Iran begins to recognize their 'forgotten' women of war

In 1980, Iraq invaded Iran, launching an all-out assault featuring both air strikes and ground invasions to propel themselves into Iranian territory.

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October 3, 2019 13:07
3 minute read.
Iran begins to recognize their 'forgotten' women of war

Iranian woman kisses the grave of a person, who was killed during the Iran-Iraq war (1980-88), at a holy shrine in northern Tehran. (photo credit: REUTERS)

In an unexpected move, the leader of Iran’s state Foundation for the Preservation of Sacred Defense Works and Values has acknowledged that the role of women in the Iraq-Iran War of 1980 has been "ignored," and said he wants to change that, according to Radio Farda.

Brigadier General Bahman Kargar made the announcement late last month.

About 500 Iranian women fought as traditional combatants during the 1980-1988 war, as well as reports of 25,000 female doctors, nurses and aid workers also serving on the Islamic Republic's front lines.

In 1980, Iraq invaded Iran, launching an all-out assault featuring both air strikes and ground invasions to propel themselves into Iranian territory.

One woman, Shahnaz Haji Shah, 26, was killed by an Iraqi mortar in the city of Khoramshahr near the border of Iraq in 1980, for example.

The city was under constant fire for weeks during the initial invasion before the city was commandeered by Iraqi forces. However, Haji Shah chose to remain in the city to defend it until her last breath, including saving an Iranian soldier.

According to accounts by her relatives, Haji Shah was struck directly in the heart by mortar fragments as she attempted to reach an enter a house as it was being hit by Iraqi shells to save anyone inside, Radio Farda reported. She became the country's first female martyr of this war.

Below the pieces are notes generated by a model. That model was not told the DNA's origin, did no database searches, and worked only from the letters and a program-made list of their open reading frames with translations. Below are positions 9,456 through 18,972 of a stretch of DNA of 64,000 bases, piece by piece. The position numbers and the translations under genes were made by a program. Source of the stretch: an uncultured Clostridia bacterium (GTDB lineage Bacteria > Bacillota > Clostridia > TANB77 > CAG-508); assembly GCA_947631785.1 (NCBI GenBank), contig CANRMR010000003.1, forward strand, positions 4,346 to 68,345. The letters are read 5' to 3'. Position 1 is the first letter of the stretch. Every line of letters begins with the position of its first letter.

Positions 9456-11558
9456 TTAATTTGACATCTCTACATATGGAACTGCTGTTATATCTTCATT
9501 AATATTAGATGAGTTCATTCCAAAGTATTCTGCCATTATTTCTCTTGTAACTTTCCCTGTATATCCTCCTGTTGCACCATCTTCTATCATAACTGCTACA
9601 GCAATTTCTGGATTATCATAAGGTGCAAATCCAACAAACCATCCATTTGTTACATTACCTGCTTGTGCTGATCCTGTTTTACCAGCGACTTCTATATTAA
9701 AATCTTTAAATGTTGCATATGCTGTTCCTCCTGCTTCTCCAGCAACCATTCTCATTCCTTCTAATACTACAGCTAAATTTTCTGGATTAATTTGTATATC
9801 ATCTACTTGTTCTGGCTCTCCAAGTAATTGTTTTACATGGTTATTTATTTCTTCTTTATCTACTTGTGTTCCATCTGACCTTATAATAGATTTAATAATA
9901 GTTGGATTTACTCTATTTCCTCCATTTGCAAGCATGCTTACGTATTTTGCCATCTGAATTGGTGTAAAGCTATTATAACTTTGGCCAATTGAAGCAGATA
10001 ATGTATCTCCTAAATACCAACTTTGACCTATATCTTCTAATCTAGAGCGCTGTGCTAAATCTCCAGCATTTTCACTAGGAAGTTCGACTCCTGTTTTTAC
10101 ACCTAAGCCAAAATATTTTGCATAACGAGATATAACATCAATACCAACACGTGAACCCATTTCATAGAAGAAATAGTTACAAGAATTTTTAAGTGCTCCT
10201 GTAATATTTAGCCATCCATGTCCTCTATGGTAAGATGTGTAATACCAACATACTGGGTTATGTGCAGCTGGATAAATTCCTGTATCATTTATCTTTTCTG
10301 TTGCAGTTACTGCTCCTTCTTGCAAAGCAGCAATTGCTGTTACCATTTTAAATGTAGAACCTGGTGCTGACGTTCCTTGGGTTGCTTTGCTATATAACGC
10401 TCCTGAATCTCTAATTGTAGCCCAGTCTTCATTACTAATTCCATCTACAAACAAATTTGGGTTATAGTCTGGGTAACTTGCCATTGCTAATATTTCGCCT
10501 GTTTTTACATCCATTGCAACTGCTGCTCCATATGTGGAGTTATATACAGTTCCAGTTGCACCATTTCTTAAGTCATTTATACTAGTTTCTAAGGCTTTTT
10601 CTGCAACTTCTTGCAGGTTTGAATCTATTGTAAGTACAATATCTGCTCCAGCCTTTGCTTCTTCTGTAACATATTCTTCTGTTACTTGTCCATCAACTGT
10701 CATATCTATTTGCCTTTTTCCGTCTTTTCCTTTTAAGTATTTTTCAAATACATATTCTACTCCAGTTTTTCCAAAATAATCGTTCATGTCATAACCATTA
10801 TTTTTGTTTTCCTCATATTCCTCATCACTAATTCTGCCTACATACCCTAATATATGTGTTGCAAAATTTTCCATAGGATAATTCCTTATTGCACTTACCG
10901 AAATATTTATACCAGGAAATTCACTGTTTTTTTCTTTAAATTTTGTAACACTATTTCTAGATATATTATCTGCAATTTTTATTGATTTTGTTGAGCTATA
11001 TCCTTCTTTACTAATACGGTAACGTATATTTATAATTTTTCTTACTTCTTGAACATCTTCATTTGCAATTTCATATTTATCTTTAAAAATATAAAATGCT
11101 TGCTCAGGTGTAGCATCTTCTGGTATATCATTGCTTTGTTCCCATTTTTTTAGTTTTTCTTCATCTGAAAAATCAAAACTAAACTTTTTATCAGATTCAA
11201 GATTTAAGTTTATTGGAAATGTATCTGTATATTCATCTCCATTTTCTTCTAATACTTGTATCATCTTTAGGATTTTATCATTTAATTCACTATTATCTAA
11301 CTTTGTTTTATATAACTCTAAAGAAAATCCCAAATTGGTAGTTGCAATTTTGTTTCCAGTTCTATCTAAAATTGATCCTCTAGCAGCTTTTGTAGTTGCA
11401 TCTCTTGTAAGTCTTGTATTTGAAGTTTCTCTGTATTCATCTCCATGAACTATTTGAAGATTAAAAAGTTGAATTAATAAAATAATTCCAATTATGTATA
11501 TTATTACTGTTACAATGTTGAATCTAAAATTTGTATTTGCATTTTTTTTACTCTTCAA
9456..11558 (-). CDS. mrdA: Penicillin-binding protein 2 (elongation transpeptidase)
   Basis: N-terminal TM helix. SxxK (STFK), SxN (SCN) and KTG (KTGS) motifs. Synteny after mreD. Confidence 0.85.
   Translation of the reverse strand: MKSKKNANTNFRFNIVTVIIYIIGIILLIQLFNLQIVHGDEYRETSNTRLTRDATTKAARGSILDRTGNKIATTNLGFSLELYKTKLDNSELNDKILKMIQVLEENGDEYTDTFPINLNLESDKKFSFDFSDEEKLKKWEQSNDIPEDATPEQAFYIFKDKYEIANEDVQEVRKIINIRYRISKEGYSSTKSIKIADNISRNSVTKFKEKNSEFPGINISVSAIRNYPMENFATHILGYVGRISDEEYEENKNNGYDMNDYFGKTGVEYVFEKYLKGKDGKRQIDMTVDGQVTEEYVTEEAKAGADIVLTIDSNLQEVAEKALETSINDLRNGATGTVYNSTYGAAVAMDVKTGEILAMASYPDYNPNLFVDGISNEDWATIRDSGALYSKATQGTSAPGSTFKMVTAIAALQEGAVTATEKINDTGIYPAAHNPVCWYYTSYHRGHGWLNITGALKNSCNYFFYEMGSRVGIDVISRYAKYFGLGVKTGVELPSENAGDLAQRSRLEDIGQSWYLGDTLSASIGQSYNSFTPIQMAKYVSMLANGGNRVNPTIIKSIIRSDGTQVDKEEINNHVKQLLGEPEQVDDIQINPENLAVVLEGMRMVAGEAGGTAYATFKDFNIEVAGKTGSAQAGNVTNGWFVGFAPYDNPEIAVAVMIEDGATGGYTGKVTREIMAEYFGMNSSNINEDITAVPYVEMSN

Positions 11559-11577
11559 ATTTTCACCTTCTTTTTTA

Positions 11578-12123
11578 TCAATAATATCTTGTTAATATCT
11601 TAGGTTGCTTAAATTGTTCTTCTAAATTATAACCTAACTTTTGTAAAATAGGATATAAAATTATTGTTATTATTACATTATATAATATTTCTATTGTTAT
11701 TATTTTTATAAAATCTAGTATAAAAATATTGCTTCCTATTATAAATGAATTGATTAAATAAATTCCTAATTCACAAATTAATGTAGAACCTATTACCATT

Only five people attended her funeral, including her mother and brothers, who marked her name onto a provisional tombstone so her family could find her remains after Iran took back the city in 1982.

Haji Shah is just one of the 6,500 Iranian women who lost their lives during the eight-year battle with Iraq. In total, one million people died.

While Haji Shah's story has been documented widely throughout Iranian media, many have claimed that little to no attention has been given to the thousands of other women who were casualties of the crippling war.

Women living in conflict zones underwent violent trauma imposed by invading Iraqi soldiers, including rape. Hundreds of thousands lost their husbands and children.

According to Radio Farda, nearly 170 women were captured as prisoners of war by Iraqi forces during this time. Iranian media does not elude to whether these women were traditional combatants or not.

In images promoted by Iran's clerical establishment, women are depicted solely in tradition roles, such as knitting or cooking for soldiers. Now, according to ISNA's Kargar, "We are ready to pursue naming sites after female martyrs because we believe the role of women in the Sacred Defense has been ignored."

Furthermore, of the countless public squares, roads and other sites named for the estimated 200,000 male Iranian soldiers who were killed in the war, only five have been named for female victims, Radio Farda said, according to Shargh daily. The latter is a Persian news site.

Kargar acknowledged in a recent address that many Iranian women were responsible for "great achievements" during the war.

Tahmineh Milani, a female Iranian filmmaker, was quoted in 2018 by Didar News, another Persian news outlet, saying that she had aspirations produce a movie highlighting the role of women during the war, but that she was forced to stop after the state shut down the project.

"I wanted to show what our women went through during the early days of the war because we have seen what men went through repeatedly,” Milani said.

It was the Foundation for the Preservation of Sacred Defense Works and Values that did not agree with Milani's efforts to make the film at that time.


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